Profile & Legacies Summary
???? - 1841
Claimant or beneficiary
Resident slave-owner in Jamaica. He died in Jamaica c. 1841 after many years there as a magistrate, having bought property in New Brunswick Canada for his son Thomas c. 1837 now known as the Thomas Watt Residence.
- 'DESCRIPTION OF HISTORIC PLACE
Built in the 1830’s, the Thomas Watt Residence is a wooden, one-and-a-half storey Cape Cod residence with a side-gable roof and a central entry in a symmetrical front façade. It is located on Queen Street in the Town of St. Andrews.
The Thomas Watt Residence is designated a Local Historic Place for its architecture, for its association with past occupants and for being a contributing element to the array of buildings built in St. Andrews during the second quarter of the 19th century.
The Thomas Watt Residence is recognized as a superb example of the Cape Cod style. The style of this residence is characterized by the one-and-a-half storey side-gable massing and the central entranceway flanked by single windows that are nearly flush with the eave. An indication that this home is a later rendition of this style is the application of eave returns and the extent of overhang at the eaves. The residence has a centrally-located shed dormer and symmetrically placed chimneys.
The Thomas Watt Residence is also recognized for its association with its past owners. The property was owned by a prominent merchant from Jamaica by the name of James Rait who purchased the lot in 1829. It is not known if Mr. Rait resided here yet, in 1837, his father-in-law, Robert Watt, a Magistrate and Member of Legislature in Jamaica for many years, made this home available to his son Thomas Watt through Mr. Rait. The 1837 deed stated: “desirous of making a suitable provision for the future support and maintenance of his son Thomas Watt, and with that view made arrangements with James Rait for the Real Estate and paid James Rait a full and satisfactory consideration.” Robert died 4 years later in Montego Bay.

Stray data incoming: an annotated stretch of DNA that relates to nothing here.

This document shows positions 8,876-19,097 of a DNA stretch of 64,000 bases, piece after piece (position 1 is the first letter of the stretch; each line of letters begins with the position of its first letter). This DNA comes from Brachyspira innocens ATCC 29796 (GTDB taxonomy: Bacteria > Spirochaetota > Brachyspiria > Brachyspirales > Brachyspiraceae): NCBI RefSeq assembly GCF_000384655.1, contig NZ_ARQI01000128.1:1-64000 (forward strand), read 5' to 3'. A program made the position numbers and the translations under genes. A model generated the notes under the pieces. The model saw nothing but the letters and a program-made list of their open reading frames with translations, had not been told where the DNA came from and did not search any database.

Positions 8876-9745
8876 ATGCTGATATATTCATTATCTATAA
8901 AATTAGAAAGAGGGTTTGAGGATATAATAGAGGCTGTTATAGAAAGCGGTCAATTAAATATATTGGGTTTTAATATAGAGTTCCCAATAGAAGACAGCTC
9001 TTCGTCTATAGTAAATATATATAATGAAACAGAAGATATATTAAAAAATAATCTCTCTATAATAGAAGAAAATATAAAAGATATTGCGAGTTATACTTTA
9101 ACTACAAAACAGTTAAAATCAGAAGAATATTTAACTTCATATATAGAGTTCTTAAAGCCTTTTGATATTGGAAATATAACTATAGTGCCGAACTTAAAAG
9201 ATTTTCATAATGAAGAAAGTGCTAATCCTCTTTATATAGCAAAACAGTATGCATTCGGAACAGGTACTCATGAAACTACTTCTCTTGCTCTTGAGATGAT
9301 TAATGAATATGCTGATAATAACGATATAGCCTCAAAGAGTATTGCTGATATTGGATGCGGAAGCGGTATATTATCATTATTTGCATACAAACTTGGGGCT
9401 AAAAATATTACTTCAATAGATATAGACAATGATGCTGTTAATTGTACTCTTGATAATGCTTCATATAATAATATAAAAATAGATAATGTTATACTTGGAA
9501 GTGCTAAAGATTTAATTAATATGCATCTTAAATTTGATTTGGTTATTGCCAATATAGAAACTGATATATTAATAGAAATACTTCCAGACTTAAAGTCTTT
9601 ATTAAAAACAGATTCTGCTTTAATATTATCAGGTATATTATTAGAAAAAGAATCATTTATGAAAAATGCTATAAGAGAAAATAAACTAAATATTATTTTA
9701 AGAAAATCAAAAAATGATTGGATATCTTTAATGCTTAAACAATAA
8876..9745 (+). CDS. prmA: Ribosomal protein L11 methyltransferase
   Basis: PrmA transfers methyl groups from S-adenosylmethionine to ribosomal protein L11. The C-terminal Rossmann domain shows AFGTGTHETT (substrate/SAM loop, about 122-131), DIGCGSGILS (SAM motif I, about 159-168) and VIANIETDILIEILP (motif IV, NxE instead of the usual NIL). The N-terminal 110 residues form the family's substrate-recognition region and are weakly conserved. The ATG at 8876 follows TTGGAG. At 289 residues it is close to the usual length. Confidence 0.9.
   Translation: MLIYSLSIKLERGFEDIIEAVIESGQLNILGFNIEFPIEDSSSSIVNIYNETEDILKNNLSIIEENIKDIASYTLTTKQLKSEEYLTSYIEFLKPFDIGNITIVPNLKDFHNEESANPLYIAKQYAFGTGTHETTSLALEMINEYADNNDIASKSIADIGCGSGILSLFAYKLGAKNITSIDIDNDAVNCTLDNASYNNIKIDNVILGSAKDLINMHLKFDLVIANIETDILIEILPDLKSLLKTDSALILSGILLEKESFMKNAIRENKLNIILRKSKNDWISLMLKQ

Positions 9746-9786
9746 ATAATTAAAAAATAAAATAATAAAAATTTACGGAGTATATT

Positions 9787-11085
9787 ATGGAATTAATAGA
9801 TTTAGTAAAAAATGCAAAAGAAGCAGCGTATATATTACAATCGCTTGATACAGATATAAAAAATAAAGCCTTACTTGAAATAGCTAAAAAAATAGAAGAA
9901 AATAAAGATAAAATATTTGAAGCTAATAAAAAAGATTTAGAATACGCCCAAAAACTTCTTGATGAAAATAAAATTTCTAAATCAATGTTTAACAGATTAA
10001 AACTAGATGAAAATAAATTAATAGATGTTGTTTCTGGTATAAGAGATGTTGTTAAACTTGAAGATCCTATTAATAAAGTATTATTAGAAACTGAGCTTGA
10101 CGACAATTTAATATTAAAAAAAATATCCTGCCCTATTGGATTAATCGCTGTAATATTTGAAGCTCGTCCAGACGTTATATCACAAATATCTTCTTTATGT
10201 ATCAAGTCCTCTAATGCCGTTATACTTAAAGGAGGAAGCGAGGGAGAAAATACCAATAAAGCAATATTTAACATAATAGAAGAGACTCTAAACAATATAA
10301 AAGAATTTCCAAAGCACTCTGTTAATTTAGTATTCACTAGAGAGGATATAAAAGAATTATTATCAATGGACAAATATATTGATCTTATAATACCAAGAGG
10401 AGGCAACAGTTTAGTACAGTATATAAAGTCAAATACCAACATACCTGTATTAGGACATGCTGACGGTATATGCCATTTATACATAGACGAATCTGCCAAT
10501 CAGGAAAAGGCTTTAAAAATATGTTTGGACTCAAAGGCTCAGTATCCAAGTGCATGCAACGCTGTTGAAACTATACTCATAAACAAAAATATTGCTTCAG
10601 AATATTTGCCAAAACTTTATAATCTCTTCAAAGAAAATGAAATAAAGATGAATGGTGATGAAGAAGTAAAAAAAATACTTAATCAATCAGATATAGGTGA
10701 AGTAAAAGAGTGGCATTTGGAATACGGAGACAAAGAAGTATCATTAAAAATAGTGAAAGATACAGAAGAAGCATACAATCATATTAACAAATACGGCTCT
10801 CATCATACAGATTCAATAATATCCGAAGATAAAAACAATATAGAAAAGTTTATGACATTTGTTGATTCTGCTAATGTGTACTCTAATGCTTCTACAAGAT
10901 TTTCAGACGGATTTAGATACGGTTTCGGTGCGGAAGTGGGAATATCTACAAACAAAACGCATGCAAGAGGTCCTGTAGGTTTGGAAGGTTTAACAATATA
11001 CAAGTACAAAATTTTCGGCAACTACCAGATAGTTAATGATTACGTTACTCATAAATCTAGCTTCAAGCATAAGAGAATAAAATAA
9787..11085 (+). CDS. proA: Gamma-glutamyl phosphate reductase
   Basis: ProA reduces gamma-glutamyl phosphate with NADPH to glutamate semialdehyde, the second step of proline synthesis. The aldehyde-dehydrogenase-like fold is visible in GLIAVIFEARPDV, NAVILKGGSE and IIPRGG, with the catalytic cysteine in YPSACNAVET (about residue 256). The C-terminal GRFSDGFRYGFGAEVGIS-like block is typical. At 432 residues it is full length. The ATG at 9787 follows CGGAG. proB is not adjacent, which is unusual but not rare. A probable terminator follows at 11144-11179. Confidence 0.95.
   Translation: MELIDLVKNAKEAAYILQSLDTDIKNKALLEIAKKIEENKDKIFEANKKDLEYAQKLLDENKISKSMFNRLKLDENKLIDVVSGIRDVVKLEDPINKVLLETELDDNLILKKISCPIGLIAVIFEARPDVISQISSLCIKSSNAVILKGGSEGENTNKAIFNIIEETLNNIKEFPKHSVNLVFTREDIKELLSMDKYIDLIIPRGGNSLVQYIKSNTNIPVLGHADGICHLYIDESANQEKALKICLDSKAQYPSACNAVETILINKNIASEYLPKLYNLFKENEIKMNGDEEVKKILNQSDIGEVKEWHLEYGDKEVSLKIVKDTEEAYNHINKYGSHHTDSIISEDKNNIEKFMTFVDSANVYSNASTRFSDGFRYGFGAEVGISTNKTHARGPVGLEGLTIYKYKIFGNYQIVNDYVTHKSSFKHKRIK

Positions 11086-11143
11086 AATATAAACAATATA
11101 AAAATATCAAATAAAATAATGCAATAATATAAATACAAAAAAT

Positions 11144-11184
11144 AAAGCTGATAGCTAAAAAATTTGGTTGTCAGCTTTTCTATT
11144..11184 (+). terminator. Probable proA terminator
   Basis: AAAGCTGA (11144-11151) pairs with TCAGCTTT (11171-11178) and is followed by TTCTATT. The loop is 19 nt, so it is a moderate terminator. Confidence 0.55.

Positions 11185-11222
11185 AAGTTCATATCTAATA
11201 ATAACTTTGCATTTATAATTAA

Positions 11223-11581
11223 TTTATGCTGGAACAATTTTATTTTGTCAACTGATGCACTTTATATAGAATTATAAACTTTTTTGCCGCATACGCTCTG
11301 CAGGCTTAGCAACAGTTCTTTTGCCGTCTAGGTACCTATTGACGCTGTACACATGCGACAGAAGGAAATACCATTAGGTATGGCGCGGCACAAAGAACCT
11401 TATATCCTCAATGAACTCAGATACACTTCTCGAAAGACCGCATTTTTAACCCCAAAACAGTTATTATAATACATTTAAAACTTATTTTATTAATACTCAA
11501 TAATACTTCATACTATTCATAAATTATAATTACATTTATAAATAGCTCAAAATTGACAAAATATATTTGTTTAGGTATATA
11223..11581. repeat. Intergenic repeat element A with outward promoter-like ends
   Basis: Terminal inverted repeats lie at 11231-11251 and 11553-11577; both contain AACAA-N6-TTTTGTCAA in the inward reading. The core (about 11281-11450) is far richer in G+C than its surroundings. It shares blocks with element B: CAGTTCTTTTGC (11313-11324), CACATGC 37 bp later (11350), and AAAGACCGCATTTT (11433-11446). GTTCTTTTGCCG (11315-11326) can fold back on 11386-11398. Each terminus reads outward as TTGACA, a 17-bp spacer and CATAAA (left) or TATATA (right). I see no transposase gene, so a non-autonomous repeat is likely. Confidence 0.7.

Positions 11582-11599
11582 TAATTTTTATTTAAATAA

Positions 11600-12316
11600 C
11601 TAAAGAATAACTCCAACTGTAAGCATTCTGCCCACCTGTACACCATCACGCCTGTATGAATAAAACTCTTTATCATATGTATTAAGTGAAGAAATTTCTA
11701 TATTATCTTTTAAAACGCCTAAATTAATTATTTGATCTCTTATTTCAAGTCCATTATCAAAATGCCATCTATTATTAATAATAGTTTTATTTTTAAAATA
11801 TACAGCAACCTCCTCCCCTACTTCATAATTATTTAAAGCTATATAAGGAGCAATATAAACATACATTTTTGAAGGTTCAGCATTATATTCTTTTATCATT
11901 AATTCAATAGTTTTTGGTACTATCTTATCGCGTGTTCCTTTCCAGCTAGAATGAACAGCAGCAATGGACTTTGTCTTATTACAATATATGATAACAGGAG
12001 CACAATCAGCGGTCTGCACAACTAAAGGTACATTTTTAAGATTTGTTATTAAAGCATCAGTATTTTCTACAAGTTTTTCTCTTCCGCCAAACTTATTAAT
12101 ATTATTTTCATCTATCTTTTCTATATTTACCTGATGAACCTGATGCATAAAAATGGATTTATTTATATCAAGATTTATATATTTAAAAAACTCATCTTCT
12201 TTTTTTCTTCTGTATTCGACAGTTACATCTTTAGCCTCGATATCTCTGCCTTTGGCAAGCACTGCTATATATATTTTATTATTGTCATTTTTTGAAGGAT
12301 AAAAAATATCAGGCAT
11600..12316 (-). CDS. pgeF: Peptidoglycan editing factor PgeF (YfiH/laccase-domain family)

Thomas Watt was a local St. Andrews merchant for 40 years, but later settled in an area that is now known as Watt Junction. He passed away there in 1873 but this home remained with the Watt family until 1879.
Robert Kerr obtained the home in 1879 and passed away in 1890. His widow remained here until her death in 1920. The home remained with the Kerr family for 50 years before William J. Halliday purchased the home in 1929. Mr. Halliday passed away here in 1945 at the age of 91. He was a native of Scotland and came to Canada in 1908. He was a gardener by profession. He was known for years as being one of the oldest curlers in Canada, a passion he brought from his native Scotland.
The Thomas Watt Residence is also recognized as a contributing element to the array of heritage buildings built in St. Andrews during the second quarter of the 19th century. Many of the Loyalist structures in St. Andrews did not survive the passage of time and the population through the first 40-50 years was sparse. St. Andrews has an abundance of buildings that were constructed from the late 1820’s to the mid-19th century. This abundance of construction was due primarily to the increase in population as a result of emigration from European countries throughout the 1830’s and 1840’s. This wave of immigrants helped stabilize Canada’s population.
Source: Charlotte County Archives, Old Gaol, St. Andrews, N.B.'
Associated Claims (8)
Associated Estates (13)
Canada: New Brunswick
Watt Junction in New Brunswick Canada is named after Thomas Watt, the son of Robert Watt of Jamaica. Robert Watt bought the land c. 1837 for his son Thomas. The Thomas Watt Residence is still extant...